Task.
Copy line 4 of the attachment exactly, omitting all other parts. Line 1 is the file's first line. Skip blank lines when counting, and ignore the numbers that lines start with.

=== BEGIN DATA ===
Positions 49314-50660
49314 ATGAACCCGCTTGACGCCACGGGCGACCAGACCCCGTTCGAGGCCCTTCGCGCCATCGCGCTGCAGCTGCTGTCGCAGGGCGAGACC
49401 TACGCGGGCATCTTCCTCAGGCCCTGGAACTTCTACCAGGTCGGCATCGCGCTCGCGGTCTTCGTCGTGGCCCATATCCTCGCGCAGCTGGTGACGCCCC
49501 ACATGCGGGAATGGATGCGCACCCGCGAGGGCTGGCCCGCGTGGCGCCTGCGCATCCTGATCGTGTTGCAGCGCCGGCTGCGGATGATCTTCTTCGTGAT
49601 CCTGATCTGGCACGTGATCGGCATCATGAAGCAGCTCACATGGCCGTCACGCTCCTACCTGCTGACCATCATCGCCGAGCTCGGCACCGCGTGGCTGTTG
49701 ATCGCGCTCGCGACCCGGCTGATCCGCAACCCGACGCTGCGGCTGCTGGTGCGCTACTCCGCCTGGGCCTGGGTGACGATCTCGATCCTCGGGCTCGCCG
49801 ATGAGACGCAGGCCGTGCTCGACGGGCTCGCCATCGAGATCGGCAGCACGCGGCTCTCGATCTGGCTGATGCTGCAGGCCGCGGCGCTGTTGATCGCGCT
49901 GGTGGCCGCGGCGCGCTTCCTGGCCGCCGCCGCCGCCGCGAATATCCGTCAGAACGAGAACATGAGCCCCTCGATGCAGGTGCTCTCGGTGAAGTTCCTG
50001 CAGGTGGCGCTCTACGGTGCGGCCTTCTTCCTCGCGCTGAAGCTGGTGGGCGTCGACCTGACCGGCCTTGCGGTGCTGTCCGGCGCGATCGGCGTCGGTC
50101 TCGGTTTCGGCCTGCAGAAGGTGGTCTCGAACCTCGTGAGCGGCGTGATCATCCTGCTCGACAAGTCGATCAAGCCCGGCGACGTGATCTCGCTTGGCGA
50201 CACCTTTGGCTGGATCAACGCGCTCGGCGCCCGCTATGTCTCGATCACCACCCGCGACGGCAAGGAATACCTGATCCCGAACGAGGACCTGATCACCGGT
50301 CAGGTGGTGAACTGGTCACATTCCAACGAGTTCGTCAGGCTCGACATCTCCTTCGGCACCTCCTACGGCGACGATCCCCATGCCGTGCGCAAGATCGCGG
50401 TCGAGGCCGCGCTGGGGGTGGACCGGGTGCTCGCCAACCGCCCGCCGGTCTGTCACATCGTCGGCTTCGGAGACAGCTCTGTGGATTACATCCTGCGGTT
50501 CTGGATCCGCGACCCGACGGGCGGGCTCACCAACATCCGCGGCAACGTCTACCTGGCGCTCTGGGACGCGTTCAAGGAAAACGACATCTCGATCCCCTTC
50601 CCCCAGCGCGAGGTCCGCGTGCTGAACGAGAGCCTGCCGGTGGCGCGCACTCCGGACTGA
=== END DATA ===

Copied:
49501 ACATGCGGGAATGGATGCGCACCCGCGAGGGCTGGCCCGCGTGGCGCCTGCGCATCCTGATCGTGTTGCAGCGCCGGCTGCGGATGATCTTCTTCGTGAT